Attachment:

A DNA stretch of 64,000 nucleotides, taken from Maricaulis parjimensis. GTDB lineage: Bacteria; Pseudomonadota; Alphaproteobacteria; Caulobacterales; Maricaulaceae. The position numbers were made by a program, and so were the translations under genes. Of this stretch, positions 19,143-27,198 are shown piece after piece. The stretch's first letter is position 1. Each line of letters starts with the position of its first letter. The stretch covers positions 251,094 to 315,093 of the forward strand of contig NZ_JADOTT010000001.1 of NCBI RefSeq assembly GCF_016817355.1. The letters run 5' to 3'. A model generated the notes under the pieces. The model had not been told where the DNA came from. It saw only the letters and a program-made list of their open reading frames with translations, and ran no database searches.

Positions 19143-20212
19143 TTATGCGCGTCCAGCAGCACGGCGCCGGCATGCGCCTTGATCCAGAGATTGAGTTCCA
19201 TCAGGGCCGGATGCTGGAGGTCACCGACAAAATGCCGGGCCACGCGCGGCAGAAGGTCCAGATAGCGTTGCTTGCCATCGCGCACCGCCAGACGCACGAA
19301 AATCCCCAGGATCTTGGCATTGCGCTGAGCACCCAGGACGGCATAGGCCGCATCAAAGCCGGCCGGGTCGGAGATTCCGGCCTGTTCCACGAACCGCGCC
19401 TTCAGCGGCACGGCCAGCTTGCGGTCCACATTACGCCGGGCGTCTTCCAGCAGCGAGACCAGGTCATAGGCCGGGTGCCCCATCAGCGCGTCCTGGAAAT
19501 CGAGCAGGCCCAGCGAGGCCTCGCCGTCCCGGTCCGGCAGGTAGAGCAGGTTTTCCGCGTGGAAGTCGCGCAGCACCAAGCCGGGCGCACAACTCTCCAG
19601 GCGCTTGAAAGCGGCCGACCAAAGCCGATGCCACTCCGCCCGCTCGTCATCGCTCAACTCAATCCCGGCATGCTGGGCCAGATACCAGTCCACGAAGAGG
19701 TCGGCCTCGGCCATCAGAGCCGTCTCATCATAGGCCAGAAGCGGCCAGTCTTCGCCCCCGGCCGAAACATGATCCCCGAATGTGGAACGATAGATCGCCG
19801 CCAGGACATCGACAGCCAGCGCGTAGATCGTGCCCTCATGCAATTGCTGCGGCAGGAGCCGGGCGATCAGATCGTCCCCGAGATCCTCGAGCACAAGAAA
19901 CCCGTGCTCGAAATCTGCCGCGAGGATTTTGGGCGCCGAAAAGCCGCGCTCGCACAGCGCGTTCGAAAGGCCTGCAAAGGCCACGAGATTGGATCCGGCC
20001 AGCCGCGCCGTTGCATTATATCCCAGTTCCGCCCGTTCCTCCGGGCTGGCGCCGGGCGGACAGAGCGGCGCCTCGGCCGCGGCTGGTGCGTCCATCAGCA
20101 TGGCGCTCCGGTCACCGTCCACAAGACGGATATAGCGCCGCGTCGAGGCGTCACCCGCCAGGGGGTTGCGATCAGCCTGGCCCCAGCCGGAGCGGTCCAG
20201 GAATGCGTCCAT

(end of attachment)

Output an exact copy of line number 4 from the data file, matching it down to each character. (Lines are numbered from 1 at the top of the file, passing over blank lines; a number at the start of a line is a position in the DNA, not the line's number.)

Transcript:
19201 TCAGGGCCGGATGCTGGAGGTCACCGACAAAATGCCGGGCCACGCGCGGCAGAAGGTCCAGATAGCGTTGCTTGCCATCGCGCACCGCCAGACGCACGAA